Gutsy Walk raises money
On Sunday, the Arts and Science Undergraduate Society Crohn’s and Colitis Committee will present its first Gutsy Walk, part of the national event.
The Gutsy Walk has grown since it began in 1996 and now has almost 80 communities participating across Canada.
The walk aims to raise awareness about Inflammatory Bowel Disease (IBD) — which consists of Crohn’s disease and ulcerative colitis. Both are inflammatory bowel conditions that include symptoms such as weight loss and anemia.
Walk co-chair Jen Donovan said the committee has raised almost $3,000 this year.
“The event is about raising funds for the Crohn’s and Colitis Foundation of Canada, and raising awareness about Crohn’s, Colitis and IBD for members of the Queen’s community,” Donovan, ArtSci ’13, said.
The five- kilometre walk begins at 11 a.m. in front of Stauffer Library.
— Asad Chishti
Queen’s competes in video competition
Queen’s is the only Canadian university to qualify for the top 10 positions in the North American Recyclemania video contest.
The contest asks institutions to showcase how their campus is environmentally friendly through the Spirit of Recycling contest. The contest aims to promote waste-reduction activities on campuses.
Other entries came from American institutions, including Notre Dame, Ohio State and Purdue.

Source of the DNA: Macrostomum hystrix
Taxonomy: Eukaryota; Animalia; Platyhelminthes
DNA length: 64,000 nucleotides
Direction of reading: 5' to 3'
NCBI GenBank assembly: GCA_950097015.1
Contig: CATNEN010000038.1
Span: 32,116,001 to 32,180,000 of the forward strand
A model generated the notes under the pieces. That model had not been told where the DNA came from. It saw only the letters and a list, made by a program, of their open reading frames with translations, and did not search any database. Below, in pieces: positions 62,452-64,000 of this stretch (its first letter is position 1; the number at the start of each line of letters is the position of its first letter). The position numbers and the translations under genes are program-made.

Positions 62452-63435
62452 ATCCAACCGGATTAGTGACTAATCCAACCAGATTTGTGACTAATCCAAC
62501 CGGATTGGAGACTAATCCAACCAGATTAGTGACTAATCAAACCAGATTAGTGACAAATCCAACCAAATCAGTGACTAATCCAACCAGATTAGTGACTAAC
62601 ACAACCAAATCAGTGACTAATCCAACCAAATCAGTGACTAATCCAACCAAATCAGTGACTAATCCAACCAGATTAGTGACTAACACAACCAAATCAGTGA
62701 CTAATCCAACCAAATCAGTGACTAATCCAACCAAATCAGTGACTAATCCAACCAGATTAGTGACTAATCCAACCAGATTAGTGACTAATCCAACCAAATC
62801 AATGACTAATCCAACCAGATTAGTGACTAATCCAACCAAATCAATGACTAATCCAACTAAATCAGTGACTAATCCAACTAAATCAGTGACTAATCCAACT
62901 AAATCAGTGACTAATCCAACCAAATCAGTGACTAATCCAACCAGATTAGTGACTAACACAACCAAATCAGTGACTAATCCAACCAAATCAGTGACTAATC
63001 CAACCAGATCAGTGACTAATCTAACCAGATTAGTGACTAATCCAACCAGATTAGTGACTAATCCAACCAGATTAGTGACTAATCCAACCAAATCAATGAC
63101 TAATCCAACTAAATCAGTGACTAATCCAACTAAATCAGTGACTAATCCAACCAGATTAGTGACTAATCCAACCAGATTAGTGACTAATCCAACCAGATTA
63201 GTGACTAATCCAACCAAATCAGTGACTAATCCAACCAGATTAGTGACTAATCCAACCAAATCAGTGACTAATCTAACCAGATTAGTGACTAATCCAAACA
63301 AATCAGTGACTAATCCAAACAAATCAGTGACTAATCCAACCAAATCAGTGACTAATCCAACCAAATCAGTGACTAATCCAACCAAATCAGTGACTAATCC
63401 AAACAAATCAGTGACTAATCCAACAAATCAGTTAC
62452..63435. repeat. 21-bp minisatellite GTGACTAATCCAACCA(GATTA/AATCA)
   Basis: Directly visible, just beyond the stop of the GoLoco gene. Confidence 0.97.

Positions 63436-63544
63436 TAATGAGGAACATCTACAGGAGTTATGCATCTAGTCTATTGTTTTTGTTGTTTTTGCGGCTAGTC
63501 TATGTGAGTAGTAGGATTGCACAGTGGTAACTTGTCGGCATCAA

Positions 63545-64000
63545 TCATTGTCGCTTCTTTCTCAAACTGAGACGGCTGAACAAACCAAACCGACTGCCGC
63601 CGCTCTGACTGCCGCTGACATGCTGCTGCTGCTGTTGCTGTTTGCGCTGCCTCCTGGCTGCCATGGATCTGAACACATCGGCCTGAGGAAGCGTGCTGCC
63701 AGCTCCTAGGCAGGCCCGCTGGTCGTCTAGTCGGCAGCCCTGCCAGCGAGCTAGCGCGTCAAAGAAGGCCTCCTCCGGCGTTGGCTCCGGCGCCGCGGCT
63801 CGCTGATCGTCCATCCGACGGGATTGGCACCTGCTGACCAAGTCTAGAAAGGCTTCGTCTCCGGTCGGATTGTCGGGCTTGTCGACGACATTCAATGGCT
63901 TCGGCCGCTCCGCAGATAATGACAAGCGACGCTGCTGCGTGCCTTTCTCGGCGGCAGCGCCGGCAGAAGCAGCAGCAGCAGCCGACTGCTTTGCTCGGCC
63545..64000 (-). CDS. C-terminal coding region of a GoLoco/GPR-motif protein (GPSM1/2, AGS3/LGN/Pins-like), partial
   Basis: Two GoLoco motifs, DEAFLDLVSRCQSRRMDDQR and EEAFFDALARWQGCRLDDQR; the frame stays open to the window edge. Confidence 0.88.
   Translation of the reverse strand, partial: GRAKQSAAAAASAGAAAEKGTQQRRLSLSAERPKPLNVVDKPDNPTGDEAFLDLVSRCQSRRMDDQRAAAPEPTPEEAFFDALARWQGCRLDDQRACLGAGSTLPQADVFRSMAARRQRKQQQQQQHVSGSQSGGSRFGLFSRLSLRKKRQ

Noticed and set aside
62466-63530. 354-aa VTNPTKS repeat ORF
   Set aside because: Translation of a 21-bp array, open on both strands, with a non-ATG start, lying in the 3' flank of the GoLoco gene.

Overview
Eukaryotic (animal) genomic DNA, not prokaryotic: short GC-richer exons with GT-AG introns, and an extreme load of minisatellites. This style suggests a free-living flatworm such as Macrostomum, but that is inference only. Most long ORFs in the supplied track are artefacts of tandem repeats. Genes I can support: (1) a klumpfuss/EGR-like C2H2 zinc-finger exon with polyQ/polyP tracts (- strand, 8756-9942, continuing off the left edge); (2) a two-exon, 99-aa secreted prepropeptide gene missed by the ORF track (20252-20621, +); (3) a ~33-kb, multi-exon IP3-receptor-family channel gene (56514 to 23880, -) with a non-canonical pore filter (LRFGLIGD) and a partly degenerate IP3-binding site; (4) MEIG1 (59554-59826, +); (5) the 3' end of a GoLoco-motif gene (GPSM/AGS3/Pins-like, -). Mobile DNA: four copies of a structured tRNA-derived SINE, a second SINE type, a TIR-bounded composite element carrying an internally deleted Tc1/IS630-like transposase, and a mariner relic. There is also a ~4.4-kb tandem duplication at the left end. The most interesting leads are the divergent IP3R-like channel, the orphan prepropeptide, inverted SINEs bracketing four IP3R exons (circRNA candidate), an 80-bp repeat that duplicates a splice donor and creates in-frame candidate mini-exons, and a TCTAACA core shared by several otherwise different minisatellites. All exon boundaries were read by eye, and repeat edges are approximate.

AMS Commissioner of the Environment and Sustainability Adam DiSimine, ArtSci ’11, filmed the video submission in collaboration with the AMS, the Society of Graduate and Professional Students, Queen’s Sustainability Office and volunteers.
The video is based on a commercial featuring popular basketball icons Larry Bird and Michael Jordan. In the original video, Bird and Jordan compete in an exaggerated shooting contest, which is spoofed in the video by replacing basketballs with water bottles.
The contest runs from March 19 to 26 and the winners are determined by the number of likes videos receive on YouTube.
— Meaghan Wray
Students visit Queen’s Park for Media Day
The recent annual Media Day at Queen’s Park meant 18 undergraduate and graduate students were able to meet journalists and politicians, including Premier Dalton McGuinty
Events included a VIP tour of the press gallery at Queen’s Park and a live debate over public policy, which occurred that day for participants.
The event was established in 2004 by the Queen’s Student Alumni Association and also includes a variety of workshops for students wishing to pursue careers in the fields of journalism or public policy.
— Meaghan Wray
Students raise money for breast cancer
Two Queen’s students were recently recognized by the Canadian Breast Cancer Foundation for their exemplary contributions.
Last fall, university students competed in the national Post-Secondary Team Challenge, which took place during the CIBC Run for the Cure. The event strives to bring awareness and funds for breast cancer research.
Poonam Batra, Med ’12, was one of the Queen’s participants last year who raised one of the largest amounts for a post-secondary student.
For this contribution, she received a CIBC Education Award.
After being diagnosed with breast cancer two years ago, Batra said she was motivated to raise awareness.
Because of her motivation, “Team Purple — Queen’s Medicine and Friends” was created and comprised of family members, friends and colleagues in her department.
The Queen’s men’s rugby team also made significant contributions and exceeded $30,000 in total as each team member strived to raise $150 each.
Colin Greenwood, Sci ’13, received the Team Captain Leadership Award for organizing the rugby team’s contributions.
— Meaghan Wray
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